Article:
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Huge data requires simple explanations

Story telling | New Perspectives in Communication | Big Data

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Source: pexel

By Laura Tamia Ortiz Chaves

Talking about huge data and amounts in articles, news, social networks, and reports is a trend that has been on the rise for years, even centuries. In the Middle Ages, there was already a system to count up to 9,999 just with your fingers. If we can count it, we want the rest to know: I have 50,000 new followers on Twitter. WOW!

There is a problem. Our brains don’t fully understand such large numbers. In 2017, several articles, such as this one, written by Jo Craven McGinty for the Wall Street Journal, pointed out that big numbers baffle us, and this compromises our ability to judge information as relevant as economic information, budgets, or scientific findings.

This problem is intensified when many gigantic numbers are presented together, accompanied by graphs without context. Okay, that’s the problem, but …

What can you do to make big numbers more meaningful?

Pablo J. Barrio, Daniel G. Goldstein, and Jake Hofman researched and published on this topic. Many years have passed, but their proposal continues to be interesting, Big Data is the order of the day, and giant quantities continue to appear everywhere.

The researchers concluded that we should change how we say things and the way we approach saying things. They proposed the simple technique of creating simple sentences that relate big numbers to familiar topics, or as they call it, “putting the data in perspective”.

Talking about 300 million registered guns in the United States is not the same as quoting the same number and adding: which equates to approximately one firearm per person in the country. In the second case, the chances of understanding and remembering the figure increase.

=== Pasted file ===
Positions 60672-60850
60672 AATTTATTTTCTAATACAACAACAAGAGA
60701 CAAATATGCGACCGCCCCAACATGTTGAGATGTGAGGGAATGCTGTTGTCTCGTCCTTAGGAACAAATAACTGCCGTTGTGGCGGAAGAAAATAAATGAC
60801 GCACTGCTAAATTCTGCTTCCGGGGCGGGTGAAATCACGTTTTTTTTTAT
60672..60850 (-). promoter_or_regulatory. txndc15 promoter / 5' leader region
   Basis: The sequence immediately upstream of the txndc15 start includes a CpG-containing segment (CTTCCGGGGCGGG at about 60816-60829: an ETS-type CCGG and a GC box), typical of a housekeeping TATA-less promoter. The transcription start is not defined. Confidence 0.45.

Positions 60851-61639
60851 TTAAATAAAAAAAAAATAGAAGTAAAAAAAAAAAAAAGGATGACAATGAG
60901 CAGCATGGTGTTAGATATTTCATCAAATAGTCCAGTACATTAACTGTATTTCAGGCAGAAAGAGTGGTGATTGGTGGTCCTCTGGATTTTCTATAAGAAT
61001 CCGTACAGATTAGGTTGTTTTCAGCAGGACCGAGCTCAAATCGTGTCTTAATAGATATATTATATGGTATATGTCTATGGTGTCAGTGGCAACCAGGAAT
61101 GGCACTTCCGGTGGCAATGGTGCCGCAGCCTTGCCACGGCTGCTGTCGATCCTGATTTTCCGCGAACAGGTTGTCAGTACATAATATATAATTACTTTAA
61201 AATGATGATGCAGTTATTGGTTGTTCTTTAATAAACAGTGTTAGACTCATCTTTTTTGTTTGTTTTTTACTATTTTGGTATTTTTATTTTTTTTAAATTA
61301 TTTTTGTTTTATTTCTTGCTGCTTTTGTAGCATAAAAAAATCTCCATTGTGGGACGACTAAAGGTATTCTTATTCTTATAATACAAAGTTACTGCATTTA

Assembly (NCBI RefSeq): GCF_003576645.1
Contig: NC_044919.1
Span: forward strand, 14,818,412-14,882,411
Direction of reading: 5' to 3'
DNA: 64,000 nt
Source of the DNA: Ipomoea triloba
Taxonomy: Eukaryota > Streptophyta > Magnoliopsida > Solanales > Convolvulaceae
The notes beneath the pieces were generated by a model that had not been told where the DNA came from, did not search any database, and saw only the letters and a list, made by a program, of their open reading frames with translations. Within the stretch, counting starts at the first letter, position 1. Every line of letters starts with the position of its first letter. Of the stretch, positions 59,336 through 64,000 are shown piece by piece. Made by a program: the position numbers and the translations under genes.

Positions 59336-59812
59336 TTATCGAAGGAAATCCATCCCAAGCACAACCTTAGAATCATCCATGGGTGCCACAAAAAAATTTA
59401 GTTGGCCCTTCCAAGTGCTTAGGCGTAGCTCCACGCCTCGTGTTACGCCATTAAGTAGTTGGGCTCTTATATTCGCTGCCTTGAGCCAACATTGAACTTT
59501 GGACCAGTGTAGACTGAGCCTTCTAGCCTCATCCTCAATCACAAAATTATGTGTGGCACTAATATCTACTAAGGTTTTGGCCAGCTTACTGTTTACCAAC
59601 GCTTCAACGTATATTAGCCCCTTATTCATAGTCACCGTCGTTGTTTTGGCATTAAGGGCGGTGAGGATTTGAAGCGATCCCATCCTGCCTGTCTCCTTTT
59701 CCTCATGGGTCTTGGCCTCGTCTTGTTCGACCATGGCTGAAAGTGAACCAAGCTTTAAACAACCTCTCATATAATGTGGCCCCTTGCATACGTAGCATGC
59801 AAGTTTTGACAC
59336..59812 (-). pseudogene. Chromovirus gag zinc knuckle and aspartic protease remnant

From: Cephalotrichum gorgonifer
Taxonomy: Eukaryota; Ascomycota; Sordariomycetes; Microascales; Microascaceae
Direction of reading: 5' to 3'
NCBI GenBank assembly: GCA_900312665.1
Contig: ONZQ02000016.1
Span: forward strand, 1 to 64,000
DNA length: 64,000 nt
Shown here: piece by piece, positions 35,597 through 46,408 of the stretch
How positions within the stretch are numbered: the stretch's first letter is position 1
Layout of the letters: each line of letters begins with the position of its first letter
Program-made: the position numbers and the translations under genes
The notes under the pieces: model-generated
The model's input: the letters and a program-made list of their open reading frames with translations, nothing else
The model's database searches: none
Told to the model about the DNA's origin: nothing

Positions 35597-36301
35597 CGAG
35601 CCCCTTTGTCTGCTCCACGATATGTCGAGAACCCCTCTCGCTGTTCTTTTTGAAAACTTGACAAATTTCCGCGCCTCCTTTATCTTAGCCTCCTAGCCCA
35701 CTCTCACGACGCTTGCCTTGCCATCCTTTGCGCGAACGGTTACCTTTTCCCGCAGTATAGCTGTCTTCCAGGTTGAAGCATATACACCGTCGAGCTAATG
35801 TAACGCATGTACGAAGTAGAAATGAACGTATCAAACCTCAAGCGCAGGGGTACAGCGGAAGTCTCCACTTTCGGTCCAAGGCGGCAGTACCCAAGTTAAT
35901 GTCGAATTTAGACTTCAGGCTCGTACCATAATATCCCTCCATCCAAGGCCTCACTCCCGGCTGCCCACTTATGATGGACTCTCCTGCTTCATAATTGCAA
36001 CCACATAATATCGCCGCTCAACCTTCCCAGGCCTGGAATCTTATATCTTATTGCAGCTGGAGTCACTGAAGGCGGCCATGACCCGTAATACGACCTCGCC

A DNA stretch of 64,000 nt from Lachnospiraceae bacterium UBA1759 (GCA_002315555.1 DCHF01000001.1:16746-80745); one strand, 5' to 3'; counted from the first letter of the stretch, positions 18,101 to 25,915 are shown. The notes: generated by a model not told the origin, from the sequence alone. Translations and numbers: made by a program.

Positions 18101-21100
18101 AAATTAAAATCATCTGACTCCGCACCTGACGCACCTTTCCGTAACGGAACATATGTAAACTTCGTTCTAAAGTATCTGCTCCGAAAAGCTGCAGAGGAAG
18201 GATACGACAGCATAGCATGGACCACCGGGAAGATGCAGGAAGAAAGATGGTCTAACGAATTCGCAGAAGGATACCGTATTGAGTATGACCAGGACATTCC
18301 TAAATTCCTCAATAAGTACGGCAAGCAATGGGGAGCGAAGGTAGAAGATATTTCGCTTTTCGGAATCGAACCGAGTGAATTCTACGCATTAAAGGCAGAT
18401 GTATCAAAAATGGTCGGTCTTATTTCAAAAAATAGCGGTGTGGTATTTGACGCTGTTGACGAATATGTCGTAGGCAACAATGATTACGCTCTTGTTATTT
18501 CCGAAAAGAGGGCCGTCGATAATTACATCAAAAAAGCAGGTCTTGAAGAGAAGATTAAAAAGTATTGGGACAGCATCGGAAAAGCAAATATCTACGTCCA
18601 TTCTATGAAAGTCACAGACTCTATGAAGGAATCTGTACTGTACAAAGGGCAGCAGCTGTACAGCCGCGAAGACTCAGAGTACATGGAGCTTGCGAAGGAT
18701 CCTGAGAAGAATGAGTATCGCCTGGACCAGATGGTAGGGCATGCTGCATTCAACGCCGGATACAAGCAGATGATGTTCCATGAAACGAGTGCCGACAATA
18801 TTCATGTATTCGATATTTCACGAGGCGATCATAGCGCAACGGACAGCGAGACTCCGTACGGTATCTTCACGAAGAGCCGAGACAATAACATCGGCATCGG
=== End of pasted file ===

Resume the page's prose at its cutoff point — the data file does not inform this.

Their article presented a table of formulas for developing these kinds of phrases or new perspectives on communicating data. It is still completely valid. The important thing is not to work with data. It is vital that they reach the right people and are easily understood. The study also discusses other mechanisms that can help us understand and remember data, such as repetition or contextual information.

Here are some examples:

Let’s have a look at the table and some examples of transforming these structures into understandable sentences:

Source: screenshot of the table presented in the article.

  • 3,390,000 people, or approximately 50% of the population of Bogota.
  • The concert had 60,000 spectators or, in other words, as many people as can fit in Tokyo’s Olympic stadium.
  • 31.5% of Spanish households “do not have a budget that guarantees decent living conditions”. That is, approximately 3 out of 10 families.
  • An estimated 500,000 people in Spain suffer from symptoms compatible with a temporary prolongation of Covid. Approximately 1 in 10 people who have passed the coronavirus suffers from persistent Covid.
  • The discovered planet, Centauri b, is 10 times more massive than Jupiter, making it one of the most massive planets ever found.
  • According to NOAA’s U.S. National Centers for Environmental Information, this year is likely to finish in the top 10 warmest years since 1880 (in 142 years).
  • 52.5 million euros is the wealth of Amancio Ortega, the person with the largest fortune in Spain.
  • The storm left one million people homeless, which is 12% of the population of Honduras.

It’s simple, isn’t it? It’s also useful. Most of the examples are taken from real news stories.

Use this technique in your next reports and news releases. Your readers will appreciate it.